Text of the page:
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Thinking inside the Box: Why Consumers Enjoy Constrained Creative Experiences
Darren W. Dahl and C. Page Moreau
Journal of Marketing Research
Vol. 44, No. 3 (Aug., 2007), pp. 357-369
Published by: American Marketing Association
Stable URL: http://www.jstor.org/stable/30162484
Page Count: 13
You can always find the topics here!Topics: Outcomes of education, Consumer research, Cookies, Consumer motivation, Marketing, Creativity, Cooking instruction, Outcome based education, Sumer, Baking
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From cooking kits to home improvement shows, consumers are increasingly seeking out products that are designed to help them be creative. In this research, the authors examine why consumers participate in creative activities and under what conditions these experiences are the most enjoyable. A qualitative study explores the diverse motivations for undertaking creative tasks and identifies the role of constraints in such endeavors. Then, the authors conduct two experimental studies to understand the importance of constraints (e.g., instructional guidance, target outcomes) in facilitating a balance between perceived competence and autonomy for consumers involved in a creative task. When consumers engage in creative activities with a sense of both autonomy and competence, they enjoy the experience more. The authors discuss implications for managers and provide opportunities for further research.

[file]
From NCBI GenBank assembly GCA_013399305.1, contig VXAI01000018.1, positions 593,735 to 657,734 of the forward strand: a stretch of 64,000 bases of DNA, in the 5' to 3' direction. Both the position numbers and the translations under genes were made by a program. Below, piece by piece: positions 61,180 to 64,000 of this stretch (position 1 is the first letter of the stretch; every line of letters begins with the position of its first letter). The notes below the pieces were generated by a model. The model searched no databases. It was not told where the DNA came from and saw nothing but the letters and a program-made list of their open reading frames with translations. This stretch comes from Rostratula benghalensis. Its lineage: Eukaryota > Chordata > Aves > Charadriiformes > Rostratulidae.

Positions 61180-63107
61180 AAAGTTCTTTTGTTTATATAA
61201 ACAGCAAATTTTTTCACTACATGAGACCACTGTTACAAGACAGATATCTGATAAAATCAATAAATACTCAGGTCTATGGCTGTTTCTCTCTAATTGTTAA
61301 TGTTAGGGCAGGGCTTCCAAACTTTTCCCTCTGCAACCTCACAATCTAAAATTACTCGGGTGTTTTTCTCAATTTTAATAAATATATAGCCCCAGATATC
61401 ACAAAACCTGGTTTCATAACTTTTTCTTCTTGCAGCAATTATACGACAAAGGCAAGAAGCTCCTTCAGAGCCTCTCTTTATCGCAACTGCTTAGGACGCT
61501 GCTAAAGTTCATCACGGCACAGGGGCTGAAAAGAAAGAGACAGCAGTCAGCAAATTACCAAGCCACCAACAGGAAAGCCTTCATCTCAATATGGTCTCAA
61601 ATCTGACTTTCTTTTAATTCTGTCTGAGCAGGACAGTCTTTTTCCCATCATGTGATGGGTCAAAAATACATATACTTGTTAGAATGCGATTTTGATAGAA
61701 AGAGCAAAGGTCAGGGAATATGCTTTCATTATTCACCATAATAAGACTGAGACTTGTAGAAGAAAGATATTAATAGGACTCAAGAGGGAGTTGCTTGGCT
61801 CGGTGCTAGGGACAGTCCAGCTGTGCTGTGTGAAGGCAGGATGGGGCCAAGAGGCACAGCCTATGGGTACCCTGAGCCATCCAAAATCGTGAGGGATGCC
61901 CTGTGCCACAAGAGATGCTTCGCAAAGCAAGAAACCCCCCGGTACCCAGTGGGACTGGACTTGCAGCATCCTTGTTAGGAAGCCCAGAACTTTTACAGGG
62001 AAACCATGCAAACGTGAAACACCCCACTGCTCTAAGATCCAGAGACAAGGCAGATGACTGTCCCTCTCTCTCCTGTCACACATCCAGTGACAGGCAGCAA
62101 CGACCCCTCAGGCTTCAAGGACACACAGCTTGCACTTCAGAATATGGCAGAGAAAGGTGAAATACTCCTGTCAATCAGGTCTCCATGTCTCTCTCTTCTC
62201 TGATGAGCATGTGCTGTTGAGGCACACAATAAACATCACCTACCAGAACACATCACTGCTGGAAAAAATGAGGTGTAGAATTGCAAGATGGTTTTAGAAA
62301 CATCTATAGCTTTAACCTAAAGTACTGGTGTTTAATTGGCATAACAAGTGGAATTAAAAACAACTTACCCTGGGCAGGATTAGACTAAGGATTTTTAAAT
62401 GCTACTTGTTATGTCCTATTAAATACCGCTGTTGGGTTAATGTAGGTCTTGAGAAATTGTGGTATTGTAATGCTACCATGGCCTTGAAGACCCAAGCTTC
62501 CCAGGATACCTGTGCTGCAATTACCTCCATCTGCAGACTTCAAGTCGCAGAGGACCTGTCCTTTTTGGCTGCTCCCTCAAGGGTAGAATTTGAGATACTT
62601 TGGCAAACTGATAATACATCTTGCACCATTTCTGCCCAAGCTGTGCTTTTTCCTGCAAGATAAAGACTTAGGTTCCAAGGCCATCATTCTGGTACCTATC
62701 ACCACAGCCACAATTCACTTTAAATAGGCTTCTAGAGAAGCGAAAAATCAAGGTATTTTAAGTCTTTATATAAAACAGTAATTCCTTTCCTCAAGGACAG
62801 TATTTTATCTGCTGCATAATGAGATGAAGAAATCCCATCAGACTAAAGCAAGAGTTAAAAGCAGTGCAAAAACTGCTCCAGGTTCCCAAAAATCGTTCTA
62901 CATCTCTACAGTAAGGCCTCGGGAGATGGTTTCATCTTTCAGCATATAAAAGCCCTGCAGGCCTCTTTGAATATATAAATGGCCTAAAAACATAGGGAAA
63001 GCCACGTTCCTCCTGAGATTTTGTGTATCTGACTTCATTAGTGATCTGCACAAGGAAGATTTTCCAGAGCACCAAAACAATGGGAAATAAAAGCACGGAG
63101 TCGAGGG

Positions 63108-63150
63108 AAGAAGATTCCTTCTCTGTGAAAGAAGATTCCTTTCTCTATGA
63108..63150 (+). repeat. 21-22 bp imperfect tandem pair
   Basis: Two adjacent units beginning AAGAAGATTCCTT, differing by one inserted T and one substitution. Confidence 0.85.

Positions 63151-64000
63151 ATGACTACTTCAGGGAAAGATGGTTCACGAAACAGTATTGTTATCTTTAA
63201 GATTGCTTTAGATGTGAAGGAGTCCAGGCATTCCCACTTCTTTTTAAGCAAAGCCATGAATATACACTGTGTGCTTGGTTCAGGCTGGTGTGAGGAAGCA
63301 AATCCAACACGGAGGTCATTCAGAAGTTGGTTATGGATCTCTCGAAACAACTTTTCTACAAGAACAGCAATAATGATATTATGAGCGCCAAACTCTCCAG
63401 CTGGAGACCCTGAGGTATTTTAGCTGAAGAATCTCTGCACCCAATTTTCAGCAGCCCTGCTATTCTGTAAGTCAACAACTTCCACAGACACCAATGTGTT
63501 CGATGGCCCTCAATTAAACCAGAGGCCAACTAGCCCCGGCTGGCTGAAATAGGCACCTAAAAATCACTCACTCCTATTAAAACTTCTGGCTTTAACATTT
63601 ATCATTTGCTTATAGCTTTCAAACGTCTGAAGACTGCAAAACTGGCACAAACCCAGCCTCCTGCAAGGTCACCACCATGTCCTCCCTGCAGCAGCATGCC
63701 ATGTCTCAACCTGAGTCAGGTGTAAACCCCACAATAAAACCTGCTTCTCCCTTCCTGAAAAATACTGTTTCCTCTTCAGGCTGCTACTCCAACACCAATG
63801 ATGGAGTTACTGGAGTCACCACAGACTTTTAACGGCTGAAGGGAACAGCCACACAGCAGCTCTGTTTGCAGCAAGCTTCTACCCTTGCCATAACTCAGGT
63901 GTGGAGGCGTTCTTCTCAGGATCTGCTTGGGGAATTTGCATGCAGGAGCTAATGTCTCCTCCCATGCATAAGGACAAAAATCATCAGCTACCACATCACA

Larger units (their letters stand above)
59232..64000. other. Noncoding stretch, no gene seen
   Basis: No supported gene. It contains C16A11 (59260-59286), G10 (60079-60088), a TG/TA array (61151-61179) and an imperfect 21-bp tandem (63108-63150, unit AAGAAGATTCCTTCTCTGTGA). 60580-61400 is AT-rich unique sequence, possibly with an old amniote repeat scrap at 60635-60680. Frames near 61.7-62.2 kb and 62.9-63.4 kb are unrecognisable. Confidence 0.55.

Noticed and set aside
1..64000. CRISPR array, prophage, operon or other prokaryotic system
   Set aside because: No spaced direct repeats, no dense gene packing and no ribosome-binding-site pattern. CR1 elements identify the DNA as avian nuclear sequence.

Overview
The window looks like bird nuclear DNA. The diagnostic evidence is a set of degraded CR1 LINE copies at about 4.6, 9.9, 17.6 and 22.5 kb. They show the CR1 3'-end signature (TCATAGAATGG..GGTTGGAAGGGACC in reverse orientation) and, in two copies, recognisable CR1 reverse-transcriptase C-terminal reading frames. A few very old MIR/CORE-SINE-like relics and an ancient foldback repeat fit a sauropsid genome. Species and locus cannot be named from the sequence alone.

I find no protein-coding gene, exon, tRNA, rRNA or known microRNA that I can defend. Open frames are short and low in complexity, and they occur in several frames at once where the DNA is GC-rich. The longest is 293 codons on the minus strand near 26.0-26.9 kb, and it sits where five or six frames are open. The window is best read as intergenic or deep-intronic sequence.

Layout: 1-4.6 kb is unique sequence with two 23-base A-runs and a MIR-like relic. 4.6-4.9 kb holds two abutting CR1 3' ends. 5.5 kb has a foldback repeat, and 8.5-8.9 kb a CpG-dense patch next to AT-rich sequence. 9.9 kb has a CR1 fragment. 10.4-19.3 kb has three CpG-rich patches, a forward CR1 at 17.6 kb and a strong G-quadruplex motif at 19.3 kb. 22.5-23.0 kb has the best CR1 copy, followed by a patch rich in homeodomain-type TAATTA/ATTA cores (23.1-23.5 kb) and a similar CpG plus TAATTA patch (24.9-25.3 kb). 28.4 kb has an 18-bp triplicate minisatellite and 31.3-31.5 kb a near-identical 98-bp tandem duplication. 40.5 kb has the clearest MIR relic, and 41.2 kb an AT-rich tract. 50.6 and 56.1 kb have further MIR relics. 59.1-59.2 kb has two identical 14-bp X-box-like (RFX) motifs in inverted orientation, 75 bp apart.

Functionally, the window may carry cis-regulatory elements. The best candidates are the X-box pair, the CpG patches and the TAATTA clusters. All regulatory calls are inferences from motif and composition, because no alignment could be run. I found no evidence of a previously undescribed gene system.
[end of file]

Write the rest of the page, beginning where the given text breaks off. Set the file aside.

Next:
Journal of Marketing Research © 2007 American Marketing Association